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SB4 Detractors Use The Money Factor To Ask For Its Repeal

Several pro-immigration groups, as well as local political and business leaders, say the law would have a negative impact on Texas’ economy.


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Houston City Council Member Robert Gallegos speaks at a press conference urging Texas lawmakers to repeal SB4
Al Ortiz
Houston City Council Member Robert Gallegos spoke at a press conference held on Tuesday at the George R. Brown Convention Center urging Texas lawmakers to repeal SB4.

SB4, the state law that would allow law enforcement to ask the public about immigration status, will go into effect next month and Houston activists, as well as political and business leaders, are using money as a reason to ask for its repeal.

Based on the impact a law similar to SB4, commonly known as the sanctuary cities law, had in Arizona a few years ago groups like Texas Together and Mi Familia Vota predict the legislation will hurt Texas' economy.

According to immigration activists, the population of non-citizen Hispanics in Arizona decreased by 10 to 15 percent because of the law, which was known as SB1070.

Based on that, Texas Together, Pantsuit Republic Texas and Mi Familia Vota contend that if 10 percent of undocumented immigrants leave our state, it could lose more than $200 million in state and local taxes.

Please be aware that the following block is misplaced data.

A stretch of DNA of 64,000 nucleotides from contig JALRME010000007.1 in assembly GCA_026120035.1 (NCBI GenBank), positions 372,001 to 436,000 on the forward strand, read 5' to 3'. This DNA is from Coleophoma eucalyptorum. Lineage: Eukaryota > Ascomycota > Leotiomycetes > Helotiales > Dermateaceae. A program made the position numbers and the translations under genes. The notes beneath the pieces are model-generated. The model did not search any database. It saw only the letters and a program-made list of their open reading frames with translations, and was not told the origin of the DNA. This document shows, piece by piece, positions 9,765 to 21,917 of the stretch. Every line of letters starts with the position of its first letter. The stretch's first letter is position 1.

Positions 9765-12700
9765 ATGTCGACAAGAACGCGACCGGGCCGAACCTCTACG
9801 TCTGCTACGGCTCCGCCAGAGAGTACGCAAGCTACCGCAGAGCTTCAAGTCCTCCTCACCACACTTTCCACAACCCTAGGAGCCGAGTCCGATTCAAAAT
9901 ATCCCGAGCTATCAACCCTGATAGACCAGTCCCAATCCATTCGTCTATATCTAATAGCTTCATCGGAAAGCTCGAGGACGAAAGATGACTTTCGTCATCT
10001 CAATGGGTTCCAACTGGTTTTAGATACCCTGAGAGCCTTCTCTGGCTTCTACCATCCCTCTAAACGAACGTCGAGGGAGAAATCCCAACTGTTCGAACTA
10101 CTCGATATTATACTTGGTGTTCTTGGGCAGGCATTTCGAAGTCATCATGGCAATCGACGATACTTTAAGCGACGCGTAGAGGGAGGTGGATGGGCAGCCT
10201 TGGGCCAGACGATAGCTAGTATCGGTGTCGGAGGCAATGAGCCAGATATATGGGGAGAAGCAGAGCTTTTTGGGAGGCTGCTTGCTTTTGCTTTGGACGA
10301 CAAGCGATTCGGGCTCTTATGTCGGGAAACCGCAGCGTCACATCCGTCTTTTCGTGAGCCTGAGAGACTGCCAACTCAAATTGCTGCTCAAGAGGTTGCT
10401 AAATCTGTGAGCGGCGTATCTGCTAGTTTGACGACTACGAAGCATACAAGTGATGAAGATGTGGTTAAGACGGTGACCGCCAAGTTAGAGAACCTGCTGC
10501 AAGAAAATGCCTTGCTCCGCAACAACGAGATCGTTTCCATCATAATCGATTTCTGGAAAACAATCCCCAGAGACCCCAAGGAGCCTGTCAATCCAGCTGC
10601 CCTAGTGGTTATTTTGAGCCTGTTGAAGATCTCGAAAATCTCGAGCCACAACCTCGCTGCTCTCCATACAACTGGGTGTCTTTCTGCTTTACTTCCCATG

After a press conference held at the George R. Brown Convention Center in downtown Houston, Laura Murillo, president and CEO of the Houston Hispanic Chamber of Commerce, told Houston Public Media: "this is real money. We saw the negative economic consequences in Arizona. These are real issues that have an impact, whether you are pro-immigrant or not."

The groups also predict billions of dollars in lost wage earnings and job losses that were dependent on immigrant consumers.

Houston City Council Member for District I Robert Gallegos foresees other problems because, as he noted during the press conference, "SB4 will expose Houstonians to violations of due process. It'll erode trust between the Police and the public."

SB4 is scheduled to go into effect on September First.